Well, what is it?

I don't see that this necessarily holds. Gene deletion happens, neither we nor Genomicus are going to dispute that, right? You don't need a special causal factor to account for the deletion. What you need is some kind of selective filter that will mean that your front-loaded genes end up in the right "buckets" but that isn't particularly difficult to explain either - it simply requires that the "animal" genes work well together and the "plant" genes work well together and straightforward selection will do the rest.

The problem, as I see it, is rather more fundamental. If there are to be pools of front-loaded animal and plant genes which are whittled down to the correct sets in animals and plants we should see there being more genes in prokaryotes than in plants and animals rather than less. And we should see distinct, non-overlapping, sets of genes present in plants and prokaryotes; and animals and prokaryotes - but there's no evidence of that either.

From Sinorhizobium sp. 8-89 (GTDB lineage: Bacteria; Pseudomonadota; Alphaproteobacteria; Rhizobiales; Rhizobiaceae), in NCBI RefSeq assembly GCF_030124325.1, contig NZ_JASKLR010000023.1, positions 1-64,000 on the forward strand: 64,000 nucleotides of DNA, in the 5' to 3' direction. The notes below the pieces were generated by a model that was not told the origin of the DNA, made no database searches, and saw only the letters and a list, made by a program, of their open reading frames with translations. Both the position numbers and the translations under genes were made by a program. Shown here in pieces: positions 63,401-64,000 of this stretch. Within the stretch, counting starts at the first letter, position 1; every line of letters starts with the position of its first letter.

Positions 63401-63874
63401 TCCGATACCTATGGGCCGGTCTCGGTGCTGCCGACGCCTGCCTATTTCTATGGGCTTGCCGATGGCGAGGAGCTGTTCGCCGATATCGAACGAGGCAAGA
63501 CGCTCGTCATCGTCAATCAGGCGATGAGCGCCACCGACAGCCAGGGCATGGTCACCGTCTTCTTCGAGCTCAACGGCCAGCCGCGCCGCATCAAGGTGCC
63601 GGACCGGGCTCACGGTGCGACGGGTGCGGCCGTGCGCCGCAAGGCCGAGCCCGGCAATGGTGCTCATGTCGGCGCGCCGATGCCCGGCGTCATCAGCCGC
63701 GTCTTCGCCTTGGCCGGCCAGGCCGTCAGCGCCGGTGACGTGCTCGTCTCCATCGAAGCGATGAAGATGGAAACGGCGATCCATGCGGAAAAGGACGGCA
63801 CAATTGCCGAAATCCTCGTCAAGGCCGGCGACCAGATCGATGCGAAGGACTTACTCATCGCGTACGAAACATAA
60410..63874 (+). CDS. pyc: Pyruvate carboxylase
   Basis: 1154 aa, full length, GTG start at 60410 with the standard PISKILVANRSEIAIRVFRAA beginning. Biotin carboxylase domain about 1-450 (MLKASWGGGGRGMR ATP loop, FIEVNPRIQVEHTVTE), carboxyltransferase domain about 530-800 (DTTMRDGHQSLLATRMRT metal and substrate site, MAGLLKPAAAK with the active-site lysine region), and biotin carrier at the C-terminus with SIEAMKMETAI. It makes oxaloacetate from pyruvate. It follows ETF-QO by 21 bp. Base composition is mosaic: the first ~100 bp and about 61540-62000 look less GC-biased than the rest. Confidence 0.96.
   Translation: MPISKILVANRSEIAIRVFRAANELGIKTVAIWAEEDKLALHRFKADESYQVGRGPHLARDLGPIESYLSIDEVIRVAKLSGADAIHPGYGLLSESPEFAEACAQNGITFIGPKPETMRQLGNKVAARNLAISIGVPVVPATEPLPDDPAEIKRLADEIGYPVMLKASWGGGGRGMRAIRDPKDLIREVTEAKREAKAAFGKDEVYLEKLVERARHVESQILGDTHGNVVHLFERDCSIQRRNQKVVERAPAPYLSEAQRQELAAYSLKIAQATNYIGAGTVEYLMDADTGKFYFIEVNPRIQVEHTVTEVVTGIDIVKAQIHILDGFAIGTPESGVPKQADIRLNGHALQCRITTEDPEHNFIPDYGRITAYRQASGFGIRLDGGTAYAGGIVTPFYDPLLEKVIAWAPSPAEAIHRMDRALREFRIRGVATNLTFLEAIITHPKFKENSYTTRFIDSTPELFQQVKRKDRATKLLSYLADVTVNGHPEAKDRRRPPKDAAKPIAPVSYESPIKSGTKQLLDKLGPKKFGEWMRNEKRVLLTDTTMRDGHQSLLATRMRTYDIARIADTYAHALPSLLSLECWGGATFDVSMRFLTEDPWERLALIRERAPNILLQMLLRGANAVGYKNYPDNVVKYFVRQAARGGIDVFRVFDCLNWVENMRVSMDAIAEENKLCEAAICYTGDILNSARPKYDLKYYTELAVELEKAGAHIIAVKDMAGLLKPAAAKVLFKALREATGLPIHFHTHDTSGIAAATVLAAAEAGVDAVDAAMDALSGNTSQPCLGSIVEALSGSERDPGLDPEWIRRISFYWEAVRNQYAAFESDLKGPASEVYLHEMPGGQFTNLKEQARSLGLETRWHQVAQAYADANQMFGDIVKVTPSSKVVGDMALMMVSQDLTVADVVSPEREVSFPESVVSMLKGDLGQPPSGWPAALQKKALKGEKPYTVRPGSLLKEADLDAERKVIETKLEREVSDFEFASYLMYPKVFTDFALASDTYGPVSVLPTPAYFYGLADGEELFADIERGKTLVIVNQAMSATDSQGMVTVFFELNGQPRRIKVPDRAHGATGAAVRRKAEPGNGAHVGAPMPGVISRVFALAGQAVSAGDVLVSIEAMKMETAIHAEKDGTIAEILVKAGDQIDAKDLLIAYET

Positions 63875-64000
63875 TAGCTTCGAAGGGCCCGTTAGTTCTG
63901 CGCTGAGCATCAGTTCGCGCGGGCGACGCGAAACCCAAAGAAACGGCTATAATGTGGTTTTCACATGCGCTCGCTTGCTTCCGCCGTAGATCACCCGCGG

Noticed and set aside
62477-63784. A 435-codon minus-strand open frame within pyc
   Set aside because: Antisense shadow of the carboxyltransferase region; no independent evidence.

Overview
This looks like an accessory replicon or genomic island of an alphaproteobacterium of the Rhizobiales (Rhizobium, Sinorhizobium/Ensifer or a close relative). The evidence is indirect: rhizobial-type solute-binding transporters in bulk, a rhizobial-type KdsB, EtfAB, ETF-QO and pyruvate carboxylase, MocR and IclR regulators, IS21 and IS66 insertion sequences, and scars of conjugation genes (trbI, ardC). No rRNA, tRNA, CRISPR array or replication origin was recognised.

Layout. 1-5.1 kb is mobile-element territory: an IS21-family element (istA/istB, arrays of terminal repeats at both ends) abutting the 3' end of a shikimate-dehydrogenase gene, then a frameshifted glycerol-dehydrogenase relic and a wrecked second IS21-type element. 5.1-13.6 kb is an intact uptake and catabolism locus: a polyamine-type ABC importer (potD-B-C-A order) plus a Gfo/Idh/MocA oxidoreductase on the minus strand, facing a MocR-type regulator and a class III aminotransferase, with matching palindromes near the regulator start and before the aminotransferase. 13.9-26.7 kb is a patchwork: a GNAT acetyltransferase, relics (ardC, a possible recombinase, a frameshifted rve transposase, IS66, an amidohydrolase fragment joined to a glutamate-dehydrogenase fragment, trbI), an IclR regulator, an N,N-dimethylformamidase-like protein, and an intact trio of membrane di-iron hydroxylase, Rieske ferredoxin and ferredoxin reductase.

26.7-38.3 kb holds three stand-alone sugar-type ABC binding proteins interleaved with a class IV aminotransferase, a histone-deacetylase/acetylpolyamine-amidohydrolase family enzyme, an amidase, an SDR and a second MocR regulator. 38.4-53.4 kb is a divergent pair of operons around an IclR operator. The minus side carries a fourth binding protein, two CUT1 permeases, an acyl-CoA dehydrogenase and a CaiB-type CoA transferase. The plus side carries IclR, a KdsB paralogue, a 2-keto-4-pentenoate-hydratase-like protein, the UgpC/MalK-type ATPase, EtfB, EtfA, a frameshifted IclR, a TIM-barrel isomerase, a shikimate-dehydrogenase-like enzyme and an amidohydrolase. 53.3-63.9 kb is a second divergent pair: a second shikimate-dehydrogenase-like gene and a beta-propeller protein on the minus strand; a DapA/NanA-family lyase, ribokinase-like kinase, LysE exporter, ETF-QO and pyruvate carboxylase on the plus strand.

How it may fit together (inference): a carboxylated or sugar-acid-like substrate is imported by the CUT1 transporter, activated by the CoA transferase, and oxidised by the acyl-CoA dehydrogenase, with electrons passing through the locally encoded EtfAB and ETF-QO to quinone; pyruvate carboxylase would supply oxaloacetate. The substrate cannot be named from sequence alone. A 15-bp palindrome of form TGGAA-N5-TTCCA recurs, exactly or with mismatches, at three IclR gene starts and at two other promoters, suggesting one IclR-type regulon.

Finally, the idea that plants and animals have particularly distinct genetic sets is fairly untrue. In general we strong homologies between major families of plant and animal genes, but they occur with very different relative importances. For example, I'm currently doing my research project on a MYB transcription factor vital to pollen development. The name 'MYB' derives from 'myeloblastosis' since these genes were first identified in cancer research looking at chickens but, as it turns out, there are only a handful of MYB genes in animals whereas they're a hugely important group in plants, with almost 200 having been identified in Arabidopsis alone. A converse example would be myosin; which has diversified into a huge array of forms important in muscle tissue in animals but is largely confined to its original role, shared with other Eukaryotes, ferrying vesicles around cells in plants.